FSIS is proposing a new inspection system for poultry slaughter establishments that slaughter poultry species other than ratites. The rule would codify most of the poultry slaughter provisions that have been demonstrated to be successful through waivers of the existing regulations, thus ending most current waivers. The new inspection system would replace the current Streamlined Inspection System (SIS), the New Line Speed Inspection System (NELS), and the New Turkey Inspection System (NTIS). Under the proposed rule, poultry slaughter establishments would have to choose whether to operate under the traditional inspection system or under the proposed new inspection system. FSIS is proposing to limit the number of online inspectors in the traditional inspection system to two.
Key elements of the new inspection system include: (1) requiring establishment personnel to conduct carcass sorting activities before FSIS conducts online carcass inspection so that only carcasses that the establishment deems likely to pass inspection are presented to the carcass inspector; (2) reducing the number of online carcass inspectors to one per line; (3) permitting faster line speeds than are permitted under the current inspection systems it replaces; and (4) requiring establishments to regularly test for Salmonella and Campylobacter to provide ongoing microbial evidence of good processing control. The proposed new inspection system would facilitate the reduction of pathogen levels in poultry products by permitting FSIS to conduct more food safety related offline inspection activities, would allow for better use of FSIS inspection resources, and would lead to industry innovations in operations and processing.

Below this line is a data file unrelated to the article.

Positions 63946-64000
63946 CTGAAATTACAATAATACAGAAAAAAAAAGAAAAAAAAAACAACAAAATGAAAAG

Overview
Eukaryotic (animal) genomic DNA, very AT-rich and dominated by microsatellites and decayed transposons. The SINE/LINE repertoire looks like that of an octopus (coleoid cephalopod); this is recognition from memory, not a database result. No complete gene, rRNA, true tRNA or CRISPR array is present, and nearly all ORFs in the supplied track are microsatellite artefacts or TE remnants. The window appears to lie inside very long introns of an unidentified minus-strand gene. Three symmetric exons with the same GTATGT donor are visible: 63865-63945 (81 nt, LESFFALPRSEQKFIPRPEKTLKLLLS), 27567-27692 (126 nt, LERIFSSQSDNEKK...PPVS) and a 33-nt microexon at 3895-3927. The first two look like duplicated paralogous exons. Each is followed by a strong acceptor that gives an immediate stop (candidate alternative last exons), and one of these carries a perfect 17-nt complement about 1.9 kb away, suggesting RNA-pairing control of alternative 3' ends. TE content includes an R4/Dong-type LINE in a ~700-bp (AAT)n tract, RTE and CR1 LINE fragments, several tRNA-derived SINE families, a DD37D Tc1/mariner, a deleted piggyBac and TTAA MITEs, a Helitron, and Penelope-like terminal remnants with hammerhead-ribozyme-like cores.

In addition to the new poultry slaughter inspection system, FSIS is proposing the following changes that would apply to poultry slaughter establishments regardless of the inspection system under which they operate: (1) the current Finished Product Standards would be eliminated and replaced with a requirement that all poultry products must meet standards of composition for trim and dressing defects; (2) the current requirement to test for generic E. coli at post-chill would be eliminated and replaced with a requirement that all poultry slaughter establishments must regularly test for certain indicator organisms at re-hang to provide ongoing microbial evidence of good processing control; (3) all poultry slaughter establishments would be required to maintain a written process control plan addressing the prevention of carcass contamination by digestive tract contents and the prevention of microbial contamination before slaughter and throughout the slaughter and dressing operation; and (4) many existing waivers from provisions of the poultry slaughter regulations that FSIS has granted would be ended because the amended regulations would provide establishments with greater flexibility to determine how best to achieve various performance standards. Two important examples of the flexibility FSIS is proposing to incorporate into the regulations are to replace the current chilling requirements for ready-to-cook poultry, which now provide specific time and temperature parameters, with a rule that would give establishments greater flexibility to determine what chilling process is best suited to prevent outgrowth of pathogens on carcasses immediately after slaughter operations, and to permit establishments to use previously approved online reprocessing antimicrobial systems or previously approved offline reprocessing antimicrobial agents other than chlorine without requesting a waiver.